Jazz pianist Cecil Taylor conned out of $500,000 prize: authorities
NEW YORK (Reuters) - Jazz pianist Cecil Taylor was swindled out of a prize worth about $500,000 by a general contractor who befriended him while working on the house next door to Taylor's in New York City, the prosecutor's office said on Tuesday.
Noel Muir of Uniondale on New York's Long Island, was awaiting arraignment on a charge of grand larceny in Brooklyn's criminal court on Tuesday morning, and could not be reached for comment. If convicted, he faces up to 15 years in prison.
Taylor, who is known for his improvisational, percussive style at the keyboard, was awarded a prestigious Kyoto Prize by Japan's Inamori Foundation in 2013 and was invited to Japan to collect his prize at a ceremony last November.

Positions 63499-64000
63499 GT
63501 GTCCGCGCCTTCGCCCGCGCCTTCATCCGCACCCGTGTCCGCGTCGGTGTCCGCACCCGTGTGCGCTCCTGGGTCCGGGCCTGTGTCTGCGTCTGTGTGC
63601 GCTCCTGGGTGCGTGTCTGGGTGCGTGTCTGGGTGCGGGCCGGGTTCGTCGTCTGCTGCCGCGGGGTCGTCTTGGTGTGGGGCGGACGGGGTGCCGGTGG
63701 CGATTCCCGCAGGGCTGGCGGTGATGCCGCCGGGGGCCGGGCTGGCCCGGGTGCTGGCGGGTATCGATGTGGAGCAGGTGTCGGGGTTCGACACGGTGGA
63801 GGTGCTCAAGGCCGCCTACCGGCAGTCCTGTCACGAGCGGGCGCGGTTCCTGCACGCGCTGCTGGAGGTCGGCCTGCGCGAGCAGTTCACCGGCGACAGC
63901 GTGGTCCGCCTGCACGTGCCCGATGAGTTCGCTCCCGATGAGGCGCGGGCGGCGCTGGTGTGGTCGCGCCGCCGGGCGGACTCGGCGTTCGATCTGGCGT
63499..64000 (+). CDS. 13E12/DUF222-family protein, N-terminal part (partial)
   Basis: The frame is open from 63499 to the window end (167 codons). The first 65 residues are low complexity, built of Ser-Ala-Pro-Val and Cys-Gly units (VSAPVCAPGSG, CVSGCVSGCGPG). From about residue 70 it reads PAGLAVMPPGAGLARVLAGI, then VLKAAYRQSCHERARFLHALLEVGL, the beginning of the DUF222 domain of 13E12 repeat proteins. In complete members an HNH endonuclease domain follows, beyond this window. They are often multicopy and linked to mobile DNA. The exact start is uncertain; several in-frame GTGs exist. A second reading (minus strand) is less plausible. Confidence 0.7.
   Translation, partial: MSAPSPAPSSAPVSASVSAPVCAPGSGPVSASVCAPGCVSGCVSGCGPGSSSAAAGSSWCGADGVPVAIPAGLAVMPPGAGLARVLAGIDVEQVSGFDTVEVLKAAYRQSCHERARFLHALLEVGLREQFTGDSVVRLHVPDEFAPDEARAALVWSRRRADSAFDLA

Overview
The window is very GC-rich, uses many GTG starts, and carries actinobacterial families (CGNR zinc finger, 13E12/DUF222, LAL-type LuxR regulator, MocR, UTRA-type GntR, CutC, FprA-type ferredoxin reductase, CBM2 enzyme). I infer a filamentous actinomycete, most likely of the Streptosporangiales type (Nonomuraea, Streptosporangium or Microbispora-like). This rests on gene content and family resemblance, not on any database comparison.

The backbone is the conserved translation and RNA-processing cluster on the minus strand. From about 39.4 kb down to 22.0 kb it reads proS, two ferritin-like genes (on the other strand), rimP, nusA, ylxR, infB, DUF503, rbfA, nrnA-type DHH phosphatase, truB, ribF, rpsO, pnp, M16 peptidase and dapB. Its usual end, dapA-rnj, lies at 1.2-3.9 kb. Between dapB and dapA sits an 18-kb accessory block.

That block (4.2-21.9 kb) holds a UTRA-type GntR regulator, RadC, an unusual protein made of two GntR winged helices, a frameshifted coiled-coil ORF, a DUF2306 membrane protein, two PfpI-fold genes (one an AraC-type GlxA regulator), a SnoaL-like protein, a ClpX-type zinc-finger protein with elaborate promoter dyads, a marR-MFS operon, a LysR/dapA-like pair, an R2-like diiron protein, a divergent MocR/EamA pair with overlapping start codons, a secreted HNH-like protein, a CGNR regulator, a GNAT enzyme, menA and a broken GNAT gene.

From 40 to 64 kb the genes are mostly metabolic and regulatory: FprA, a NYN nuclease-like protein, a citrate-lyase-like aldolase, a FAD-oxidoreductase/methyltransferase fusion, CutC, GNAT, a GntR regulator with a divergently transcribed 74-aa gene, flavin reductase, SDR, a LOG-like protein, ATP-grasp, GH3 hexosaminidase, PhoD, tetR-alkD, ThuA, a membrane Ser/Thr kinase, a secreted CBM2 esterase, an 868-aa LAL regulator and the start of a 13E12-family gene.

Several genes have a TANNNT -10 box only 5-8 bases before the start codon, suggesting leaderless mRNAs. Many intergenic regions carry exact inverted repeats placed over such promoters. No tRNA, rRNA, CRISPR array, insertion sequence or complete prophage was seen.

Noel Muir, a contractor who had done work for Taylor's neighbor, came with him, according to a statement by the district attorney in Brooklyn.
While in Japan with the 85-year-old pianist, Muir, 54, provided the Inamori Foundation with the details of a bank account to which it could wire the prize money, the statement said.
Muir said the name on the account was The Cecil Taylor Foundation. A wire for $492,722.55 arrived in the account two weeks after the ceremony.
In fact, the account was under the name MCAI Construction, Muir's company, the prosecutor's statement said, and since then the account has been depleted.
"The defendant befriended Mr. Taylor and won his trust," Kenneth Thompson, the district attorney, said in a statement, "which later made it easier for him to allegedly swindle this vulnerable, elderly and great jazz musician."
(Reporting by Jonathan Allen; Editing by Bill Trott)
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